43.01977-07-16242°48'N / 92°29'W42°48'N / 92°26'W1.90 Miles20 Yards00250K0Bremer
43.51957-05-25242°54'N / 90°55'W43°00'N / 90°38'W15.60 Miles400 Yards0025K0Grant
43.61971-07-12443°14'N / 92°27'W43°13'N / 92°23'W2.30 Miles1320 Yards042.5M0Howard
44.01988-05-08242°59'N / 90°51'W43°00'N / 90°41'W10.00 Miles40 Yards00250K0Grant
44.11953-05-20343°12'N / 92°24'W43°26'N / 92°19'W16.50 Miles400 Yards000K0Chickasaw
44.51961-09-01442°52'N / 92°33'W42°53'N / 92°28'W3.30 Miles27 Yards002.5M0Bremer
44.61970-09-09242°51'N / 92°32'W42°53'N / 92°29'W2.30 Miles150 Yards0025K0Bremer
44.71965-08-26242°32'N / 90°58'W0.50 Mile100 Yards0025K0Dubuque
45.31964-05-07242°31'N / 92°20'W42°28'N / 92°12'W7.10 Miles200 Yards02725.0M0Black Hawk
45.61965-05-05343°30'N / 92°01'W43°41'N / 91°44'W18.80 Miles100 Yards062.5M0Fillmore
45.82001-09-06242°42'N / 92°34'W42°47'N / 92°25'W10.00 Miles100 Yards00100K10KBremer
 Brief Description: Tornado moved in from Butler County and touched down again, mostly in open field. A car and garage was damaged in Bremer County. A strong upper level low pressure lifted northeast out of the southern Plains during the afternoon of the 6th. During the heating of the afternoon, thunderstorms erupted in the unstable air. The freezing level was around 15,000 feet, so hail was not a great threat. Surface dew point temperatures were in the upper 60s to low 70s with precipitable water values around 1.75 inches. Thunderstorms fired southwest of the Des Moines metropolitan area. A tornado touched down in rural Madison County. The tornado was about 60 feet wide and produced a half mile long path of damage in open country. As the storms moved northeast they continued to intensity. One cell dropped a tornado at the Glen Oaks Golf Course in West Des Moines, causing some minor damage there. The tornado tracked northeast and flipped a semi tractor-trailer truck in Interstate 35 resulting in one injury. It continued northeast and hit an apartment complex causing damage to the building and destroying an 8-car garage. The path was more intermittent as it continued northeast into the city. There were numerous reports of trees and power lines being downed. The tornado lifted as the event transitioned into a high wind event. The storms produced wind damage in Johnston as it moved through the area. High winds of 80 to 85 MPH occurred in northern Polk and southern Story Counties before they weakened. A grain bin was flattened, along with tree and crop damage, as the storm moved through the Elkhart area. Just northwest of that, in Slater, high winds took the roof off of a house in southern Story County. One person in the house was injured. The storms continued to track northeast, eventually dropping another tornado in Butler and Bremer Counties. The tornado had a somewhat intermittent track touching down south of Shell Rock and lifting northeast of Waverly. For the most part the tornado tracked through corn fields there. One farmstead was hit in Butler County. A grain bin was destroyed and blown one quarter of a mile across a field, another was blown off its foundation, a shed was destroyed, and crops were damaged. In Bremer County, one car and a garage were damaged along the tornadoes path. Another farmstead was hit north of Waverly. Part of a machine garage was destroyed and blown about 30 feet off of its foundation.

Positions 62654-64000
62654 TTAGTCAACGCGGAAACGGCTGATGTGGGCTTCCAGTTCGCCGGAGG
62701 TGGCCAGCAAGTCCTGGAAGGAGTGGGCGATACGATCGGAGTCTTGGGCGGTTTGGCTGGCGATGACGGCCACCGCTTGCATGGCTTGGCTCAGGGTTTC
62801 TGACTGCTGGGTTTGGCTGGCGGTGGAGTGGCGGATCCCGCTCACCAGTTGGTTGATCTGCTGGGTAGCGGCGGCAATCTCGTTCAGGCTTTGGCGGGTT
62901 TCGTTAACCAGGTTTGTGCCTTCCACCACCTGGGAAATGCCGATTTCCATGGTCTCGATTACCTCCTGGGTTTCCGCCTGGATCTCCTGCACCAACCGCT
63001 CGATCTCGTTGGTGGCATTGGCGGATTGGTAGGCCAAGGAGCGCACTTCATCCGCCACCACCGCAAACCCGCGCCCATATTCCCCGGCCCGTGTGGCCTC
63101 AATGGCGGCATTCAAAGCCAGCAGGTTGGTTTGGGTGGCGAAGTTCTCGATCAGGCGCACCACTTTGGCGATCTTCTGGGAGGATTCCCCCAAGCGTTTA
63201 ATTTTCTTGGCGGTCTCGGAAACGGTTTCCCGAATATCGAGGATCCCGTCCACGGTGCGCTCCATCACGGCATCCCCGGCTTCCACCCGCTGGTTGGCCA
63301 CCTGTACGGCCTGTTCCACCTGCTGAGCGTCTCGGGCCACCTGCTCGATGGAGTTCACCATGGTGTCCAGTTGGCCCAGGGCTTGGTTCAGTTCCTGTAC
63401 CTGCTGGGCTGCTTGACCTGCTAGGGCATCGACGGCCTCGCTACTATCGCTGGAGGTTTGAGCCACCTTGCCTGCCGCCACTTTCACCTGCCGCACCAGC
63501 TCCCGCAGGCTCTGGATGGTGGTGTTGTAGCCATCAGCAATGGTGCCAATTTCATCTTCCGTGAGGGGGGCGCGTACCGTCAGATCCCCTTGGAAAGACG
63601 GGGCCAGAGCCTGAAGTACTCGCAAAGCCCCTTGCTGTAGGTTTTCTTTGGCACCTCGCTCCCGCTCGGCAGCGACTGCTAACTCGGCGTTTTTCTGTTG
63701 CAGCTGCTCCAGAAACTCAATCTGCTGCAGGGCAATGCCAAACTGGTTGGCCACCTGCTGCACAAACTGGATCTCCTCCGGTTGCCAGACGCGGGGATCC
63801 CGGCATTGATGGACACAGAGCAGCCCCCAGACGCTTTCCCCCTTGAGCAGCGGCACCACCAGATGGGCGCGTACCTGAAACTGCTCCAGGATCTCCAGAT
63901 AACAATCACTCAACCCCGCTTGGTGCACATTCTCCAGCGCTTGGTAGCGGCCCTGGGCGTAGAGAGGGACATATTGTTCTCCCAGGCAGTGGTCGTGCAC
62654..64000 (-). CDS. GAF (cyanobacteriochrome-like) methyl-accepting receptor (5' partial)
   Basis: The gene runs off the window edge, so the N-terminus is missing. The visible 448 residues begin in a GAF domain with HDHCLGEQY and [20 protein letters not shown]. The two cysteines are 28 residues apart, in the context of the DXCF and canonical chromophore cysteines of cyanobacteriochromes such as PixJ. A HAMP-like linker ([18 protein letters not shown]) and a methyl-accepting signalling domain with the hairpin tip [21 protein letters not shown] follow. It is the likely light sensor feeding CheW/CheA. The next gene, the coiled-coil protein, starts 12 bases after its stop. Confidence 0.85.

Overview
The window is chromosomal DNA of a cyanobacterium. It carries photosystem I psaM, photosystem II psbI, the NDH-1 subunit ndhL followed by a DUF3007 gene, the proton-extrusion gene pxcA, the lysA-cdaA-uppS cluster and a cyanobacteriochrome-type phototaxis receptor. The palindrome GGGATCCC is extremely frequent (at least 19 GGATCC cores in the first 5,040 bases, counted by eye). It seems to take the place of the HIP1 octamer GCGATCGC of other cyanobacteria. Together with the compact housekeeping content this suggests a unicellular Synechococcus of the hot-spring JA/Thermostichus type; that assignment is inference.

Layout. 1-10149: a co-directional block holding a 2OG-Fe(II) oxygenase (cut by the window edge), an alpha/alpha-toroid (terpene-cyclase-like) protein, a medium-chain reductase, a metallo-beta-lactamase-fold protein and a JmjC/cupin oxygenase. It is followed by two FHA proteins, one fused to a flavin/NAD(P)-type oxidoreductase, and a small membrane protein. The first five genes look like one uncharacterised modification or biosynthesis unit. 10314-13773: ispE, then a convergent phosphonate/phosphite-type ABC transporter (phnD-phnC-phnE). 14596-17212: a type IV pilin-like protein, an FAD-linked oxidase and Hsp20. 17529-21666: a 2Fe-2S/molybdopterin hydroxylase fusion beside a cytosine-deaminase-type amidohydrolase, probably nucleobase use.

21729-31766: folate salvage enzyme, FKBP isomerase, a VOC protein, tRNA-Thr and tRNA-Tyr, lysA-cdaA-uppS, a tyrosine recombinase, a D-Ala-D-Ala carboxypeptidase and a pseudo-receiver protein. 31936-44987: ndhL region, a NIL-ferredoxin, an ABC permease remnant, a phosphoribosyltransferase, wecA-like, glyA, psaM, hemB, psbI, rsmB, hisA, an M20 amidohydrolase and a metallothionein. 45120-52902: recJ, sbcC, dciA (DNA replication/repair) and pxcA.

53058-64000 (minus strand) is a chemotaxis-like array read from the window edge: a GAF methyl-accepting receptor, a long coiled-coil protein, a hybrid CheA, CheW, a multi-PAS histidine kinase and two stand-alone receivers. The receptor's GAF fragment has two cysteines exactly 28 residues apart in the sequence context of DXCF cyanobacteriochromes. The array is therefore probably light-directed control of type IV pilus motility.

45.81959-05-19242°48'N / 90°48'W42°50'N / 90°42'W4.90 Miles200 Yards0025K0Grant
45.81971-07-12342°18'N / 91°31'W42°18'N / 91°28'W022.5M0Delaware
46.61965-05-05443°23'N / 92°33'W43°23'N / 92°09'W19.90 Miles200 Yards0525K0Howard
46.61964-05-04242°20'N / 91°15'W42°23'N / 91°10'W4.70 Miles200 Yards02250K0Delaware
46.81990-03-13442°23'N / 91°08'W42°24'N / 91°07'W1.00 Mile200 Yards0025.0M0Dubuque